Is Social Media an Empty Tech Revolution?

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Look past the debate about whether the social media boom is another tech bubble. (Case for: The top five social media valuations today are equal to the top 20 dot-com companies in the cash out. Case against: Facebook and Groupon make real money -- billions of dollars, in fact -- unlike the dot-coms that burst in the late '90s.)

The broader question is whether, after the smoke clears, this tech movement will leave us a legacy we can build on. The software bubble left us with software. The dot-com bubble left us with companies like Amazon that transformed commerce. If Groupon goes up in smoke, what will it leave behind? Ashlee Vance writes:

In 1986, Microsoft, Oracle (ORCL), and Sun Microsystems went public. Compaq went from launch to the Fortune 500 in four years--the quickest run in history. Each of those companies has waxed and waned, yet all helped build technology that begat other technologies. And now? Groupon, which e-mails coupons to people, may be the fastest-growing company of all time. Its revenue could hit $4 billion this year, up from $750 million last year, and the startup has reached a valuation of $25 billion. Its technological legacy is cute e-mail.

This is damning. And yet. I think social media sites do offer at two foundational ideas. First, the ability of Groupon and Living Social to use Web-technology to maximize inventory clearing -- that is, to offer strategic, real-time deals to boost off-hour commerce -- is a potentially revolutionary idea to increase the efficiency of the economy.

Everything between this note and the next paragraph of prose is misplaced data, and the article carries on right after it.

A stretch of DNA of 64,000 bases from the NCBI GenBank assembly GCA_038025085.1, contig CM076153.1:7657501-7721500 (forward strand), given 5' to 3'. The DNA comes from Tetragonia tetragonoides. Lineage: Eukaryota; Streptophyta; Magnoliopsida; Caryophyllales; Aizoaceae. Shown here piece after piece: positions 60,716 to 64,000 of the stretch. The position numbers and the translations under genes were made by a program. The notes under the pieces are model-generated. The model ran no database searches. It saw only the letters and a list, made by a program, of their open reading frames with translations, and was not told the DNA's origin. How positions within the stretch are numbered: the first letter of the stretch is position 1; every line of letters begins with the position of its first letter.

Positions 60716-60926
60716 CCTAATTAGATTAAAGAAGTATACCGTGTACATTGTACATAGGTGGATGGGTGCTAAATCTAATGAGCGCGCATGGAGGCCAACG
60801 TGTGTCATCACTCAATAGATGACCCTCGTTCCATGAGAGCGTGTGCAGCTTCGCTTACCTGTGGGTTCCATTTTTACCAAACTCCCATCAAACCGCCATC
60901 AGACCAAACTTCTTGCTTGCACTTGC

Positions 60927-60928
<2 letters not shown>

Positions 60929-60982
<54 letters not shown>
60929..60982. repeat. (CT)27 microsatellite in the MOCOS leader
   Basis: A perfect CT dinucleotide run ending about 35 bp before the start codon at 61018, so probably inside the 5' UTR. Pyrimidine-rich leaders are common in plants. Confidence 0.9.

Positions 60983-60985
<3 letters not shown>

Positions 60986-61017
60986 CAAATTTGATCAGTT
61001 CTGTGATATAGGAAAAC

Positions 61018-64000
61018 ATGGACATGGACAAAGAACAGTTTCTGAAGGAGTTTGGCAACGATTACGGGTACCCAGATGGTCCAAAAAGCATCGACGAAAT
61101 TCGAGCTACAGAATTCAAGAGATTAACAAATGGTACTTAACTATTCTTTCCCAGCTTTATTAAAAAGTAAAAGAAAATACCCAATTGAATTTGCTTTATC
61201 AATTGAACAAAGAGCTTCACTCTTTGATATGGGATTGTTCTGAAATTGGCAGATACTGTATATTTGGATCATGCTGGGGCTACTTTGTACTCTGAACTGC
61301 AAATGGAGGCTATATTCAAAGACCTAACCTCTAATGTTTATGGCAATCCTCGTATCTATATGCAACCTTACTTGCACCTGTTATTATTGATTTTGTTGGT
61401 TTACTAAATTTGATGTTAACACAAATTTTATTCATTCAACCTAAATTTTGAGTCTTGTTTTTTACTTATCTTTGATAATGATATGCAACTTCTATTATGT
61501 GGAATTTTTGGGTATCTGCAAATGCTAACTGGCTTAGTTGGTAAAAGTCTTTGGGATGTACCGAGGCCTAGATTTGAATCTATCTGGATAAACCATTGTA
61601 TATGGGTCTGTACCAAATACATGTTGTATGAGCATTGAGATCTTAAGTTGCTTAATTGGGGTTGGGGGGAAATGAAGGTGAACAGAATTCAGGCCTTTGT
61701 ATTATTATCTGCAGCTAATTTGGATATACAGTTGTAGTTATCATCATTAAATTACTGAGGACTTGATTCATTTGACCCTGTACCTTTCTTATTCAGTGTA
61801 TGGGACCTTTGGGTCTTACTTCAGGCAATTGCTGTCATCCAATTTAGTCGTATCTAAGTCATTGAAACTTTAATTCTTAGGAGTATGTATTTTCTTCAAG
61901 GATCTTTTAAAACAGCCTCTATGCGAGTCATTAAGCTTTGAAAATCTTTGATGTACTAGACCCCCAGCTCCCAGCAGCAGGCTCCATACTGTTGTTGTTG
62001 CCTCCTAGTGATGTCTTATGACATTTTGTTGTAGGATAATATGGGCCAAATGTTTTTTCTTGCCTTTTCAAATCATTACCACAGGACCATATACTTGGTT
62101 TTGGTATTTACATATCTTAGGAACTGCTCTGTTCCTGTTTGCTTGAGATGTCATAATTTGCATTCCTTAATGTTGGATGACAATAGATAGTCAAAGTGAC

Second, sites like OkCupid, Mint.com and Google search are honing a new business model that with untold potential for our services economy -- the substitution of information for subscriptions. The futurist Paul Saffo has described this transformation as part of an evolution from the age of the producer (the industrial revolution) to the age of the consumer (the last few decades) to a new age of the producer-consumer. This modern producer-consumer consumes sites for free in exchange for producing information about his habits, interests and life, which allows the site to use that data to improve the product or better direct ad revenue.

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Jeff Hammerbacher, the subject of the BusinessWeek profile excerpted above, left Facebook disillusioned with the direction of Silicon Valley social media warriors ("The best minds of my generation are thinking about how to make people click ads"), to build a new operating system that specializes in examining complex information.

"Where Windows manages the basic functions of a PC and its software, Cloudera's technology helps companies break data into digestible chunks that can be spread across relatively cheap computers," Vance writes. The bottom line question is: What if a search engine could answer the question "what gene do these cancer patients have in common?" as well as Google can answer the question "what are the best articles on gene therapy?"

Hammerbacher might be right that we're wasting our IT-energies on advertisement technology. But I see a silver lining. The fact that sites like Google search are dedicating their resources to turning information into a business model -- and the fact that a new form of data analysis has become central to the business models of some of the largest and most exciting companies in the world -- I think bodes well for companies like Cloudera to stand on the shoulders of giants and take the information revolution further.

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Derek Thompson is a senior editor at The Atlantic, where he writes about economics, labor markets, and the entertainment business.

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